NOTE: Seeing the waterfalls on this hike is going to be one of the more challenging hikes you’ll tackle and on the day I went, the conditions made it that mush more difficult. It is going to combine creek-walking, bushwhacking and following the contour of the land without benefit of a trail. The upper portion of the hike isn’t too bad but getting to Cleft Falls and especially Elmos Falls is a serious undertaking that could go terribly wrong at any number of places. Think long and hard about what you’re getting into before you embark on this hike.
Overview: Fork Creek runs through the mountains North of Lake Toxaway, collecting a few tributaries along the stretch from Stillhouse Falls to the base of Elmos Falls. Along this roughly quarter mile stretch there are four waterfalls on Fork Creek and two more easily accessed on tributaries of the main creek. The total hike is 2.6 miles out and back and it took me all day. We reached the trailhead at 9:30 in the morning and we got back to our cars at 4:00 in the afternoon. No matter how you approach this hike its going to be a long day in the wilderness.
To reach the trailhead the way we went, from Brevard follow US64 West to NC281 North and make a right. There is all kinds of road construction going on and with US64 being rerouted to make it less curvy, I don’t have an accurate mileage. If you get to Toxaway Falls you went too far. From Cashiers take US64 East and make a left onto NC281 North. This is less than 0.5 of a mile after passing over Toxaway Falls. Follow NC281 North for 1.4 miles and make a left into Slick Fisher Road. At 0.2 miles, bear right to stay on Slick Fisher Road. At 1.9 miles from the split, make a left onto Mcintosh Road. We followed it to where the road ended at a gravel drive and a wide pullout. I didn’t see any no trespassing signs along our route but I don’t know for certain if we crossed private property or not.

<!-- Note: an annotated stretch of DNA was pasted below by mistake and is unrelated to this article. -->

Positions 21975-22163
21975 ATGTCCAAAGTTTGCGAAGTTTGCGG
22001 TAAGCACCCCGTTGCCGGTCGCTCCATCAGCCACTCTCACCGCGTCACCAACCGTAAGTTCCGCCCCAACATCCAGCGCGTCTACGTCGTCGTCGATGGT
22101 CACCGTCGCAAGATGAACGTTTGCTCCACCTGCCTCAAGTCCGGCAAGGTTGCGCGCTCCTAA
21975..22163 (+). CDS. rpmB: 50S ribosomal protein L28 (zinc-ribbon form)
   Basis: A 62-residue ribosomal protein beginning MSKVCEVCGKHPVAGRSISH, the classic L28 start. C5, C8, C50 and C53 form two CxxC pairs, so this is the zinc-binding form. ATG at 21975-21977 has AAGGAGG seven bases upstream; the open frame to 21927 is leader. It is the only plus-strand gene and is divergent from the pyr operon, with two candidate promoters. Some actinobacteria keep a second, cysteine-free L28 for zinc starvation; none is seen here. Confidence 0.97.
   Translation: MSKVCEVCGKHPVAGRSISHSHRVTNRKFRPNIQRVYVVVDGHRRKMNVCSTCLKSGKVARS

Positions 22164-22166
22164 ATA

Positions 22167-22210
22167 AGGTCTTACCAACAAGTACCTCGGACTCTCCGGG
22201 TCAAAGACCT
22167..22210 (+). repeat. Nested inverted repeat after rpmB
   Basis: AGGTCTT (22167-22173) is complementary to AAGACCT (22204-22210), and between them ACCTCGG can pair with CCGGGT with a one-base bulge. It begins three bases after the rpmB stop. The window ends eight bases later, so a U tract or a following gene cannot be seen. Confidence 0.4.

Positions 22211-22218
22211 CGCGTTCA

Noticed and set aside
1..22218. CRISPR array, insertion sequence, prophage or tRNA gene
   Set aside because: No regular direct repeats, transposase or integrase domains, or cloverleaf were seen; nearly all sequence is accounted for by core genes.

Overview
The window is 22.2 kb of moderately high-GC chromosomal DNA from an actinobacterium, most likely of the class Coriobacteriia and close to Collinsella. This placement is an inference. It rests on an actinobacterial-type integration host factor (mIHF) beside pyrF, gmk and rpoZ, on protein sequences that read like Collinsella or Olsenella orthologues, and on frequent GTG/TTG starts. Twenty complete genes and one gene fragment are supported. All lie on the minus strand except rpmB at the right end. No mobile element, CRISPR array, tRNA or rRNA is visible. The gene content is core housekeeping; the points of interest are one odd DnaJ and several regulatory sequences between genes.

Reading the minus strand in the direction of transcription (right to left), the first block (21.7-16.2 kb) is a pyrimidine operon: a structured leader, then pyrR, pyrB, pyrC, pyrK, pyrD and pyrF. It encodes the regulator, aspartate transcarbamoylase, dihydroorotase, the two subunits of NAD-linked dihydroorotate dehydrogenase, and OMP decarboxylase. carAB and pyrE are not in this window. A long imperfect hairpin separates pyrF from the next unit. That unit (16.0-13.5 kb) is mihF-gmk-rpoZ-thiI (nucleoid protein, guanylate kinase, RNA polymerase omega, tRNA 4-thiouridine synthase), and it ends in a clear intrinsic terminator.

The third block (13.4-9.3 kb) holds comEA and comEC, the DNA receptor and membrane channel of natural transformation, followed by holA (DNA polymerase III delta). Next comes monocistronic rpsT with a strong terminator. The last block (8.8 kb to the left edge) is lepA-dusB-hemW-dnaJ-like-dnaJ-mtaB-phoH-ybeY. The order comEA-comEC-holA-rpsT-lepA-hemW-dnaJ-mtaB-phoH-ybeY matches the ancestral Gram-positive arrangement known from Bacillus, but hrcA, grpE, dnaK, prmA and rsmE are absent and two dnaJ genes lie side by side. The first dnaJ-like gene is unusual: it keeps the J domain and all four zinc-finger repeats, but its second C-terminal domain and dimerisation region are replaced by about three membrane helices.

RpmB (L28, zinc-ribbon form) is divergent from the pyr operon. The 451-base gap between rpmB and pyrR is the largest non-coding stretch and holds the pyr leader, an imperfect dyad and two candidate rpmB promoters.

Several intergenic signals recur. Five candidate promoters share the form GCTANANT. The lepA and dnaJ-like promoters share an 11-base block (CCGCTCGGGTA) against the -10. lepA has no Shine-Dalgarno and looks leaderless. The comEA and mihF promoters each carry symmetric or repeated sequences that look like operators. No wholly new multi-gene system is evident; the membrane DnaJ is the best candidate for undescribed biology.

Begin the hike by following the gravel road that is a continuation of Mcintosh Road. It will bend to the right as it climbs slightly to an intersection with a narrower road coming in on the right. Take this narrower road. It will lead you past a crumbling fireplace that is the remains of a house heading into the woods. The trail will meander slightly as it weaves a course along a slightly descending grade. A side path on the right is a short distance down the road and if you’re paying attention and listening, you will hear one of the most beautiful sounds in the world, the sound of falling water. The path leads a short way to a steep drop that stands across a pool from a 15 foot waterfall. You can see this unnamed waterfall here.